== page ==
I love teaching with picture books. They have so many great projects you can do with them. I can just hear you now, “That’s right Ticia, I love to use picture books with my six-year-old!” I loved that too, but I’m talking about picture books with my older kids. Picture books are the perfect way to illustrate complex writing topics quickly. If you assign a novel, your kid is going to be reading for hours or days before they get to the lesson. With a picture book, they can get it all in just a few minutes. For our writing lesson today, Princess and I worked on looking for the unexpected twist in a story.
There’s a special treat at the bottom of the post to help you make your own unexpected twist picture book writing lesson
(This post is sponsored by Candlewick Press, these opinions are totally mine, but I just have to say I know if Candlewick Press is the publisher it’s going to be a quality book)
Supplies for the Unexpected Twist picture book Writing lesson
picture books with an unexpected twist (another way to explain this is fractured tales), for my unit I used: The Interrupting Chicken and the Elephant of Surprise (a happy accident this book illustrated my point so perfectly), The Wolf, The Duck, and The Mouse, The Mouse House, Do You Believe in Unicorns, and The Princess in Black and the Science Fair Scare
I had the hardest time picking from their Fall catalog, it’s AMAZING! Seriously as I was planning this post I had about 10 different ideas
Unexpected Writing Printable (if you join my newsletter over on the sidebar you’ll get access to lots more printables)
Before you read, what do you expect from your picture books?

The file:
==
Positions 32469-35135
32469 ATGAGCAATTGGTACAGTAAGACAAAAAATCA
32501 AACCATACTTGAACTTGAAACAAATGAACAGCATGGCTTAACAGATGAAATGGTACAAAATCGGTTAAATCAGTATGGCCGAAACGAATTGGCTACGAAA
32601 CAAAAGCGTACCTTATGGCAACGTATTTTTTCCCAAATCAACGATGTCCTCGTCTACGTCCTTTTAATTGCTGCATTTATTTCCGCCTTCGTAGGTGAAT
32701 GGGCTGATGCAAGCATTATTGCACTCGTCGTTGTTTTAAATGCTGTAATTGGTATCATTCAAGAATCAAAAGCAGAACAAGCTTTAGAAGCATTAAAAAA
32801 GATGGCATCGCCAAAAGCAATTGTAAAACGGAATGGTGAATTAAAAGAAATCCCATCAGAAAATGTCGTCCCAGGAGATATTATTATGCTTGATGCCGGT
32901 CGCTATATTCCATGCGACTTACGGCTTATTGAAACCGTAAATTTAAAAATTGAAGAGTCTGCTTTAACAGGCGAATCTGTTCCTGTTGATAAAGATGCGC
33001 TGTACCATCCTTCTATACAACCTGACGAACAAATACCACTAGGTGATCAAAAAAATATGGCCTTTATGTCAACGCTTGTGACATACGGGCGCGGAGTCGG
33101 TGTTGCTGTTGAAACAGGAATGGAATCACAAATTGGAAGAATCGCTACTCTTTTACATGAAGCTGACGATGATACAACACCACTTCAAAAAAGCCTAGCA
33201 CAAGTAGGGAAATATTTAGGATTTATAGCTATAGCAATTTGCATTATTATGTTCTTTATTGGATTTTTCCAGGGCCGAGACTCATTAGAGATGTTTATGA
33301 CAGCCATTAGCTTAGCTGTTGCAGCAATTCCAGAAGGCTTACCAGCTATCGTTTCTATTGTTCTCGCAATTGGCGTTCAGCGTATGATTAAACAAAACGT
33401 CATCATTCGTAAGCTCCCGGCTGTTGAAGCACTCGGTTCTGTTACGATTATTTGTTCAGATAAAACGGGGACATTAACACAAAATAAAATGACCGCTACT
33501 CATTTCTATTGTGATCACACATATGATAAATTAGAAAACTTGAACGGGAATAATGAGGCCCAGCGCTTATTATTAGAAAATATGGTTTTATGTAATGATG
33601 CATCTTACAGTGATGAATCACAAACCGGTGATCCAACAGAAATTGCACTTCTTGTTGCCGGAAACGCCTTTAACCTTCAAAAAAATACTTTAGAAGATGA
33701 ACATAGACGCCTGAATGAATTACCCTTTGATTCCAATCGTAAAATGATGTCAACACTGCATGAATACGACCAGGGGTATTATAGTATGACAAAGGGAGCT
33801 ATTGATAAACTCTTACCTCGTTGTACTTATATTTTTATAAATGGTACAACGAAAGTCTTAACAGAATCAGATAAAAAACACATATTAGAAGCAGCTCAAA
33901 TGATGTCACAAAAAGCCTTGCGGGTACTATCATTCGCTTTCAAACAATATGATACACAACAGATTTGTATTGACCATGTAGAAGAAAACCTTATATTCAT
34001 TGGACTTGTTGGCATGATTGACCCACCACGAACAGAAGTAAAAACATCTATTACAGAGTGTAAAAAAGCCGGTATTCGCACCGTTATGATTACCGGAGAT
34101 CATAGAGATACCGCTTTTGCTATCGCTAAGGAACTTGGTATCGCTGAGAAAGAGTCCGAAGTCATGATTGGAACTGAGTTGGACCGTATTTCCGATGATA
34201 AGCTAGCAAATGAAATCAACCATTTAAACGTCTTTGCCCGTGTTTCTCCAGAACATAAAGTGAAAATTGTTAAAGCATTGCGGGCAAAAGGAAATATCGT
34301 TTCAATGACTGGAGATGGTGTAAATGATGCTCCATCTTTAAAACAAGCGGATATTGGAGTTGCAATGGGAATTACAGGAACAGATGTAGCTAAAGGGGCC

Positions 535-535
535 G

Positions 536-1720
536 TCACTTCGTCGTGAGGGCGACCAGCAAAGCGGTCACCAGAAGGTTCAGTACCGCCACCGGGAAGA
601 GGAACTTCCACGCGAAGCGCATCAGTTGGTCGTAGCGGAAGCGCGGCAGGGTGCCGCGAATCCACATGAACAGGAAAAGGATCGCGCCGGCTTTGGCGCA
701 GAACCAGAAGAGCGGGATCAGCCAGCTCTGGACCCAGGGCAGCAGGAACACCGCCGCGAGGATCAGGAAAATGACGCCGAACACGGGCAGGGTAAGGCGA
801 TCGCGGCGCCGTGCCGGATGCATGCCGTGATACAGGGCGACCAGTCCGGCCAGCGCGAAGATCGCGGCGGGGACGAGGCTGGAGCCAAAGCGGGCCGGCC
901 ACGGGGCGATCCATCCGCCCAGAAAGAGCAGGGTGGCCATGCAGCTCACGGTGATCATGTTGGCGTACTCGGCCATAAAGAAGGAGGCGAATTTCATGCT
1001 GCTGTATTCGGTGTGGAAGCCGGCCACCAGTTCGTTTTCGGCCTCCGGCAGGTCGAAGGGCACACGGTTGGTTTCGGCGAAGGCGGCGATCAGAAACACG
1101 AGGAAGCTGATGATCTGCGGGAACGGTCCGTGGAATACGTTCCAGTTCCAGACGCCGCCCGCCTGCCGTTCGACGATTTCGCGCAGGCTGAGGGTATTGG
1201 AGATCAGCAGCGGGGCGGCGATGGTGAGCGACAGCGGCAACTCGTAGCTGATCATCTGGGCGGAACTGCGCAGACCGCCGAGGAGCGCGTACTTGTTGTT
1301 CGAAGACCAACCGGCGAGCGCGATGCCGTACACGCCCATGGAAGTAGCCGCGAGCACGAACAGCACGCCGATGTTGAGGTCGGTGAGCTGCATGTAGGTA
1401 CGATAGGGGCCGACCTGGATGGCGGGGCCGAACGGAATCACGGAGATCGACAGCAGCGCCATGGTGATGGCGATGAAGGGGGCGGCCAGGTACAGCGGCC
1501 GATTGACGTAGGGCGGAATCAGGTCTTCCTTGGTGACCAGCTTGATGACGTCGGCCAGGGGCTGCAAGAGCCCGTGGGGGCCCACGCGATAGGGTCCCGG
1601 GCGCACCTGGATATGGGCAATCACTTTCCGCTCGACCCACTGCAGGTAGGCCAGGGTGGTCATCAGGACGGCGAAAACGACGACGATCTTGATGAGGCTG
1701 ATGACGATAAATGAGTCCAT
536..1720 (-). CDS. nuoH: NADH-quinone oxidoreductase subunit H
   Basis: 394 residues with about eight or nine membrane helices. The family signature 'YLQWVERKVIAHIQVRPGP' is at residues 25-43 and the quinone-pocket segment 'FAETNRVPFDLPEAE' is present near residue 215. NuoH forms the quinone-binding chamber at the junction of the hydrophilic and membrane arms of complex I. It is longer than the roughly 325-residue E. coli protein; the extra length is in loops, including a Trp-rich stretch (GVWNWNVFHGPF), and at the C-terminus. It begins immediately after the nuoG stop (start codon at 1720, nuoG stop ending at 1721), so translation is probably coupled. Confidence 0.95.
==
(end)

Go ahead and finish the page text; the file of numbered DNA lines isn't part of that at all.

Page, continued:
Now, if this was an official lesson plan, we’d call this the pre-reading portion, and building the excitement, and other terms I don’t remember.
Look at the titles and the covers of the books, what do you expect to happen?
As Princess and I looked over the books, we talked about what we expected. For the “Do You Believe in Unicorns” book I was expecting it to be about a unicorn trying to disguise itself as a horse. We wrote our ideas down on the Unexpected Twist writing printable.
The title of the “The Princess in Black and the Science Fair Scare” led us to expect a princess story. It certainly started that way. By the by, this book series is one of Princess’ friends favorite series (she’s 6 and is the most adorable little girl).
Read and take notes on the unexpected twist in your picture book
Once you’ve written down what you expect, sit down and start reading. The great thing about picture books this doesn’t take long. Princess actually read almost all of the books on the way back from the bookstore. I snuck a picture of her reading when I was stopped at a stop light.
Once we were home, she started on the project properly and I got some fun pictures of her. Thankfully, she’s still at the hamming it up for the camera stage, unlike Batman who getting a camera out is the best way to make him run and hide…
The Interrupting Chicken and the Elephant of Surprise had a perfect synopsis of what I was looking for. Only we’re taking it a step further.
More awesome projects inspired by Candlewick Press books
Brainstorm your unexpected twist
Once you’ve read all of your books, seriously, you will not expect the twist in The Wolf, The Duck, and The Mouse, start brainstorming your own story.
Think what you want people to expect from your story. Should they expect a brave prince who rescues the princess from the dragon? Or will they look for a rags to riches tale?
Now stop and figure out how you’ll turn that expectation right smack upside down.
Princess is publishing her final draft on Thursday. I’m looking forward to the end results of the project. Once it’s published I’ll share it with all of you.
More writing inspiration for you
Win Walk This Wild World
Get a discount at Candlewick
Order directly from Candlewick Press and enter discount code CANDLEWICK at checkout to receive a 25% discount. I bought my boys the Dungeons and Dragons Choose Your Own Adventure books and they LOVE them.